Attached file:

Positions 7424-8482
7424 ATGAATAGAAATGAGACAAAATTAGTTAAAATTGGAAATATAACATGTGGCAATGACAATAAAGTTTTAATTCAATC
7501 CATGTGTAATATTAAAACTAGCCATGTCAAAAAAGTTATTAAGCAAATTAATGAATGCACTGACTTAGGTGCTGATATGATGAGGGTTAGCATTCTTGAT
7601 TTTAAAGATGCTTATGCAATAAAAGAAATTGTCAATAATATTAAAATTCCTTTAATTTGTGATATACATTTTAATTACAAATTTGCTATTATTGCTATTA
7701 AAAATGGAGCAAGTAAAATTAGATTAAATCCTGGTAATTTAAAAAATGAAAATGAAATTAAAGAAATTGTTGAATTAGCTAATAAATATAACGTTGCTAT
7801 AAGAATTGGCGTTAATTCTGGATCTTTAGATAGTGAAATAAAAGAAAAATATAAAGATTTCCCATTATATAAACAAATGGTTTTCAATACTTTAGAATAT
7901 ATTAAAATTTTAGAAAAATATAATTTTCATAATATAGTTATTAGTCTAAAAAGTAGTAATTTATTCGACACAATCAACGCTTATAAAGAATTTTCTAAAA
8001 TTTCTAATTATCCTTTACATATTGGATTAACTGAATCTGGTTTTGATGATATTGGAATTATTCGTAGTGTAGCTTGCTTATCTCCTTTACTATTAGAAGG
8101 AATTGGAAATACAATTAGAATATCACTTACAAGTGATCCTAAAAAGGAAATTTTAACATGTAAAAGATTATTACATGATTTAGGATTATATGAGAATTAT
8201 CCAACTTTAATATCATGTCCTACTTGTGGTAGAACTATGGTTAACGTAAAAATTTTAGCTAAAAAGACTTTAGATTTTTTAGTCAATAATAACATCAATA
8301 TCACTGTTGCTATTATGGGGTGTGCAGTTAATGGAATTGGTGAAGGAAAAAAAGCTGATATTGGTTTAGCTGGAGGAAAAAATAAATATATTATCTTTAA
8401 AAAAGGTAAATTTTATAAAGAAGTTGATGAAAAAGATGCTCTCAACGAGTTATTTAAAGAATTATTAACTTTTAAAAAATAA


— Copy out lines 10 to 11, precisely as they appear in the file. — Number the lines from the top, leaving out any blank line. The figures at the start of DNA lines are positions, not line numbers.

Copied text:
8201 CCAACTTTAATATCATGTCCTACTTGTGGTAGAACTATGGTTAACGTAAAAATTTTAGCTAAAAAGACTTTAGATTTTTTAGTCAATAATAACATCAATA
8301 TCACTGTTGCTATTATGGGGTGTGCAGTTAATGGAATTGGTGAAGGAAAAAAAGCTGATATTGGTTTAGCTGGAGGAAAAAATAAATATATTATCTTTAA